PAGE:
Exercise 2: Address conflict head on with intention.  One of the biggest barriers to building strong relationships is avoiding the relationship. To address conflict head on, you must have the right intention- the intention to build the relationship to a level that works well for all parties involved.  Ask yourself, what is the intention of the relationship?  This does not mean becoming friends with everyone.  It just means that you will put the right effort forward to ensure needs are met and expectations are set so that all may move forward amicably.  To do this, use your EQ skills to check yourself, understand what you need, read the other person(s), check to ensure you understand their needs, and agree on a goal for the relationship.  What is the intention of your connection?  Set expectations with each other on how, when, and for what purpose you will communicate.  Last and most important, acknowledge and thank the other person(s) for their efforts.  A simple, “Thank you for working with me in making our relationship stronger” can go a long way!

By effectively using all four components of EQ together, you can masterfully influence any situation and any relationship in your life.  I did not say it would be easy; however, the path has been paved.  It is up to you now to practice these skills so that you gain better control over your life and connect with others in a way that gives back to you rather than takes from you.  The time and effort you invest to increase your EQ will come back to you 100 times over.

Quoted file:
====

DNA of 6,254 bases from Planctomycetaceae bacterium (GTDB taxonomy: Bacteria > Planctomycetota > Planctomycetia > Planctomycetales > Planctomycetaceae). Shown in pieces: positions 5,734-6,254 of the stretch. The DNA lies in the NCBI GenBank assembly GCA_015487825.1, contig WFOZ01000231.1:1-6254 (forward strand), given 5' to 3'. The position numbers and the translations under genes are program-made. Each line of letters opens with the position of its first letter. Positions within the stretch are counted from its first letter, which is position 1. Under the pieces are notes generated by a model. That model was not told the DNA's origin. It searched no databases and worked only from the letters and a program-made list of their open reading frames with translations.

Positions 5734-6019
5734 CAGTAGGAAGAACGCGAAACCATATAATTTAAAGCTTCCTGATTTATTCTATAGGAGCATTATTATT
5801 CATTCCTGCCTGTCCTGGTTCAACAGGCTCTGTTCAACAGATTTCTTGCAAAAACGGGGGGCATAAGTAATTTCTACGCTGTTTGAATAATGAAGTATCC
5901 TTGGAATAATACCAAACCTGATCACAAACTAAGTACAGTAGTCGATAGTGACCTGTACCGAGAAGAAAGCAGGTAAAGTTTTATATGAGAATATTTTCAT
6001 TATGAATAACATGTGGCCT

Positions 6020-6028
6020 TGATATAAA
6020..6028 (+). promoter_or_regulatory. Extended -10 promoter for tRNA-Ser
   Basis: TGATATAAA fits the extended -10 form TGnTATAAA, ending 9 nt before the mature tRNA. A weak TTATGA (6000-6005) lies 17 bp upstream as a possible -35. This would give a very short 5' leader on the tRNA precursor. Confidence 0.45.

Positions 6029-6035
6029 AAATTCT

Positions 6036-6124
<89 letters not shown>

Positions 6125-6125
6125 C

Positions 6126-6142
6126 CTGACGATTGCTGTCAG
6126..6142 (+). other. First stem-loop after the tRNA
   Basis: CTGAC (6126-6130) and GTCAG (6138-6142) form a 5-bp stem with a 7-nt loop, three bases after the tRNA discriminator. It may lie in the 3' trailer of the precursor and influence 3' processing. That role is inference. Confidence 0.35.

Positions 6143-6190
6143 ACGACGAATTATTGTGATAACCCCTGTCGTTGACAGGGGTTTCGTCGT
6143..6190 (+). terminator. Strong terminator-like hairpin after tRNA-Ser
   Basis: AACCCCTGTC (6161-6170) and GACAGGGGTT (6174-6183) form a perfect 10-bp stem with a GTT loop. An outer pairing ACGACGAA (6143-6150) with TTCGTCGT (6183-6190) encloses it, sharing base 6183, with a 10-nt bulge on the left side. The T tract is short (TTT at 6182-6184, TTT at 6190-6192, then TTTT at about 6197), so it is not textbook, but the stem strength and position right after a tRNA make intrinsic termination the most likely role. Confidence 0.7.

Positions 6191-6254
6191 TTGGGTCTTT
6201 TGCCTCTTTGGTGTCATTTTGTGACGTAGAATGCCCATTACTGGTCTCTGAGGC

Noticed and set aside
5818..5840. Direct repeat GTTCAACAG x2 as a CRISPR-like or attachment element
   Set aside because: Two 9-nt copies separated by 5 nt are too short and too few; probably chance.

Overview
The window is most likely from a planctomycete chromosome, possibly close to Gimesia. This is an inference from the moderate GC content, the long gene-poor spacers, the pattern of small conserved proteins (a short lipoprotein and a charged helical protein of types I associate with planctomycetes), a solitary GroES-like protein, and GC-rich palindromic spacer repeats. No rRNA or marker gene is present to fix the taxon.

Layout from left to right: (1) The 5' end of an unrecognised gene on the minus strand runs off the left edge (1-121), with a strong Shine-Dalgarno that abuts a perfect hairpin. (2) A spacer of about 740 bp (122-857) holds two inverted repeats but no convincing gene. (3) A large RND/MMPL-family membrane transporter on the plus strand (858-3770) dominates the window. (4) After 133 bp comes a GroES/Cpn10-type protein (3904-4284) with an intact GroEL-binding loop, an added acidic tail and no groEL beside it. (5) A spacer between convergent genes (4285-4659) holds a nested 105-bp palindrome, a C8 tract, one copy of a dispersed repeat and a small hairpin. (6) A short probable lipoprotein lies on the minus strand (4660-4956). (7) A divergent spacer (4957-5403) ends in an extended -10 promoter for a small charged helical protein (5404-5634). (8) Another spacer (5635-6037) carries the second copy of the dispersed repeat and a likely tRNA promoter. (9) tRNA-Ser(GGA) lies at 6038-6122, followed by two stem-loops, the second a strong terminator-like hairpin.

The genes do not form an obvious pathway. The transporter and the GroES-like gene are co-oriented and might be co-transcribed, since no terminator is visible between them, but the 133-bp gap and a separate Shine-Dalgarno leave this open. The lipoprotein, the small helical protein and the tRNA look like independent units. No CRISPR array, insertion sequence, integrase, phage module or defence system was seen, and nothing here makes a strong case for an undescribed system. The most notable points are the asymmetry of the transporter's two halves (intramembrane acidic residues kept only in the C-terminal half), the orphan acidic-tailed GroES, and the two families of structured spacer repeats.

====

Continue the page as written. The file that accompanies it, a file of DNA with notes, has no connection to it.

References

Block, P. (2011). Flawless consulting: A guide to getting your expertise used, 3rd Edition. [VitalSource Bookshelf Online]. Retrieved from https://digitalbookshelf.argosy.edu/#/books/9781118276785/

Bradberry, T., & Greaves, J. (2009). Emotional intelligence 2.0. San Diego, CA: TalentSmart, Inc.

Chen, G., Sharma, P. N., Edinger, S. K., Shapiro, D. L., & Farh, J. L. (2011). Motivating and demotivating forces in teams: Cross-level influences of empowering leadership and relationship conflict. Journal of Applied Psychology, 96(3), 541–557. Retrieved from http://dx.doi.org/10.1037/a0021886

Dyer, Jr., W. G., Dyer, J. H., & Dyer, W. G. (2013). Team building: Proven strategies for improving team performance, 5th Edition. [VitalSouce bookshelf version]. Retrieved from http://digitalbookshelf.argosy.edu/books/9781118838013/3/5

Kouzes, J., & Posner, B. (2010). The truth about leadership: The no-fads, heart-of-the-matter facts you need to know. San Francisco, CA: Jossey-Bass.

Hila, C. B., & Tzafrir, S. S. (2011). Consultant-client relationship: One of the secrets to effective organizational change? Journal of Organizational Change Management, 24(5), 662-679. doi:http://dx.doi.org/10.1108/09534811111158912

Mayer, J., Salovey, P., & Caruso, D. (2008). Emotional intelligence: New ability or eclectic traits? American Psychologist, 63(6), 503–517. doi:10.1037/0003-066X.63.6.503